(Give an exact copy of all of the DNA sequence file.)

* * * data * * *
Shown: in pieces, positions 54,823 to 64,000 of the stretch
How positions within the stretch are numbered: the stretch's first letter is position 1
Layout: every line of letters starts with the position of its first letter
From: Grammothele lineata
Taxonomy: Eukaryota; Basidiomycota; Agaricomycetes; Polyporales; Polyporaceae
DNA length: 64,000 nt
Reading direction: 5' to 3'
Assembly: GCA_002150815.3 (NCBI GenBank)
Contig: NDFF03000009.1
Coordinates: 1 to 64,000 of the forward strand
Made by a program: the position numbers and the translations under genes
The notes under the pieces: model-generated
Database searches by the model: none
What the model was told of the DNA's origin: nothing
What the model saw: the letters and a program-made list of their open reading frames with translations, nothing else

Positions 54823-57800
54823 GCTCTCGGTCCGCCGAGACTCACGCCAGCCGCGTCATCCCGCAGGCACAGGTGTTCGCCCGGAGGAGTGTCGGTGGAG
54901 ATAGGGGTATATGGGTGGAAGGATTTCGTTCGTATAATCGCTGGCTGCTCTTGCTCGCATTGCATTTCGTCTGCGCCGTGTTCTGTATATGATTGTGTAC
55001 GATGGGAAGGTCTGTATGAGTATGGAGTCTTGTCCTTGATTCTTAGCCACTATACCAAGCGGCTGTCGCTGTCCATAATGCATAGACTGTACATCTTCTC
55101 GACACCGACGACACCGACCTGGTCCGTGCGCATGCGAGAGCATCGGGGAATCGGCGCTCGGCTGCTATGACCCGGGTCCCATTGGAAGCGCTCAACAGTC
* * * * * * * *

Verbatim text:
Shown: in pieces, positions 54,823 to 64,000 of the stretch
How positions within the stretch are numbered: the stretch's first letter is position 1
Layout: every line of letters starts with the position of its first letter
From: Grammothele lineata
Taxonomy: Eukaryota; Basidiomycota; Agaricomycetes; Polyporales; Polyporaceae
DNA length: 64,000 nt
Reading direction: 5' to 3'
Assembly: GCA_002150815.3 (NCBI GenBank)
Contig: NDFF03000009.1
Coordinates: 1 to 64,000 of the forward strand
Made by a program: the position numbers and the translations under genes
The notes under the pieces: model-generated
Database searches by the model: none
What the model was told of the DNA's origin: nothing
What the model saw: the letters and a program-made list of their open reading frames with translations, nothing else

Positions 54823-57800
54823 GCTCTCGGTCCGCCGAGACTCACGCCAGCCGCGTCATCCCGCAGGCACAGGTGTTCGCCCGGAGGAGTGTCGGTGGAG
54901 ATAGGGGTATATGGGTGGAAGGATTTCGTTCGTATAATCGCTGGCTGCTCTTGCTCGCATTGCATTTCGTCTGCGCCGTGTTCTGTATATGATTGTGTAC
55001 GATGGGAAGGTCTGTATGAGTATGGAGTCTTGTCCTTGATTCTTAGCCACTATACCAAGCGGCTGTCGCTGTCCATAATGCATAGACTGTACATCTTCTC
55101 GACACCGACGACACCGACCTGGTCCGTGCGCATGCGAGAGCATCGGGGAATCGGCGCTCGGCTGCTATGACCCGGGTCCCATTGGAAGCGCTCAACAGTC